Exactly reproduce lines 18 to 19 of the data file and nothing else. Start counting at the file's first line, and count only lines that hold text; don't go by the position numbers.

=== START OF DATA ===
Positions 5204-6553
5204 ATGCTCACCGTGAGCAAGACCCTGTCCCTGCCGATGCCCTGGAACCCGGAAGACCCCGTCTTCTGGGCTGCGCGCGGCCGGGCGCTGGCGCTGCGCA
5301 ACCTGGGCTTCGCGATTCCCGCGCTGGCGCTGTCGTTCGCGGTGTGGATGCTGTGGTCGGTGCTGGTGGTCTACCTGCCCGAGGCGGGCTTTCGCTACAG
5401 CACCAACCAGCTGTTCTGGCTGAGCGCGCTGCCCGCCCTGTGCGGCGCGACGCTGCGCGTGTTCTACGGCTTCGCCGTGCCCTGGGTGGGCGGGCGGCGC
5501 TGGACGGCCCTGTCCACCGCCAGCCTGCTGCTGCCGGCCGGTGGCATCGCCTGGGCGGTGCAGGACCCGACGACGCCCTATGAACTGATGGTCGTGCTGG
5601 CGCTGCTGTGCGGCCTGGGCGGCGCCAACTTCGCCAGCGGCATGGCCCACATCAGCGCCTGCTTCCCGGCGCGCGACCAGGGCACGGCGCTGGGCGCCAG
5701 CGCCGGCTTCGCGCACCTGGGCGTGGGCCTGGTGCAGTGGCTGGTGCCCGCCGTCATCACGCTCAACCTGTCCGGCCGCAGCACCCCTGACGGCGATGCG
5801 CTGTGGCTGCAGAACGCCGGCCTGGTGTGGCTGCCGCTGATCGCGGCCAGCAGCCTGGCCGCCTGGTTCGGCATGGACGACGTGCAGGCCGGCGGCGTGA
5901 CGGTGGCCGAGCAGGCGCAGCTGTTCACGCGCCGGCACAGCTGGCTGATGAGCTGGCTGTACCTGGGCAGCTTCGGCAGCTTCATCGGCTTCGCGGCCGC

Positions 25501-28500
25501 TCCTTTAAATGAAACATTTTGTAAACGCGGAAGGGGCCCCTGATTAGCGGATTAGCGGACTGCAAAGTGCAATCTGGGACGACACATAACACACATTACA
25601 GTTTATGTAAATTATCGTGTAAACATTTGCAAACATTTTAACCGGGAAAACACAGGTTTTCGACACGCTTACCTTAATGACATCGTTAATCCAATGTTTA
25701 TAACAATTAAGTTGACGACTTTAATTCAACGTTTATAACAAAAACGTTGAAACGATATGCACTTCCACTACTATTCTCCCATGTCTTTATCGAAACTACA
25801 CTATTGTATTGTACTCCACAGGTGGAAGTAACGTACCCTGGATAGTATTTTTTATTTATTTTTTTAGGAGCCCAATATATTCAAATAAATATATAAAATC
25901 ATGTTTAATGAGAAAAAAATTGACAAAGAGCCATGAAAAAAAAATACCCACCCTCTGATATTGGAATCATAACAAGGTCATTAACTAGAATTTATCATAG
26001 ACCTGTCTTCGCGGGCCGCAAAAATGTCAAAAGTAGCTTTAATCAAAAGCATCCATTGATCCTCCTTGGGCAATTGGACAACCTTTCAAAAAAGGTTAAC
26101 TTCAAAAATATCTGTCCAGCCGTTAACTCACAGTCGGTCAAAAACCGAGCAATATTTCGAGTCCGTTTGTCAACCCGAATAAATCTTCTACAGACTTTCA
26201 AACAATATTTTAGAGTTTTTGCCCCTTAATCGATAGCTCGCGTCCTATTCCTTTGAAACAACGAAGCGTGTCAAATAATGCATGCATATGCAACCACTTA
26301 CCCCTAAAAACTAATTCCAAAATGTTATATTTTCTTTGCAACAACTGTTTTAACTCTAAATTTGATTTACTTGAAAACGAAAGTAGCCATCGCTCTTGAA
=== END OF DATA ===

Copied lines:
26201 AACAATATTTTAGAGTTTTTGCCCCTTAATCGATAGCTCGCGTCCTATTCCTTTGAAACAACGAAGCGTGTCAAATAATGCATGCATATGCAACCACTTA
26301 CCCCTAAAAACTAATTCCAAAATGTTATATTTTCTTTGCAACAACTGTTTTAACTCTAAATTTGATTTACTTGAAAACGAAAGTAGCCATCGCTCTTGAA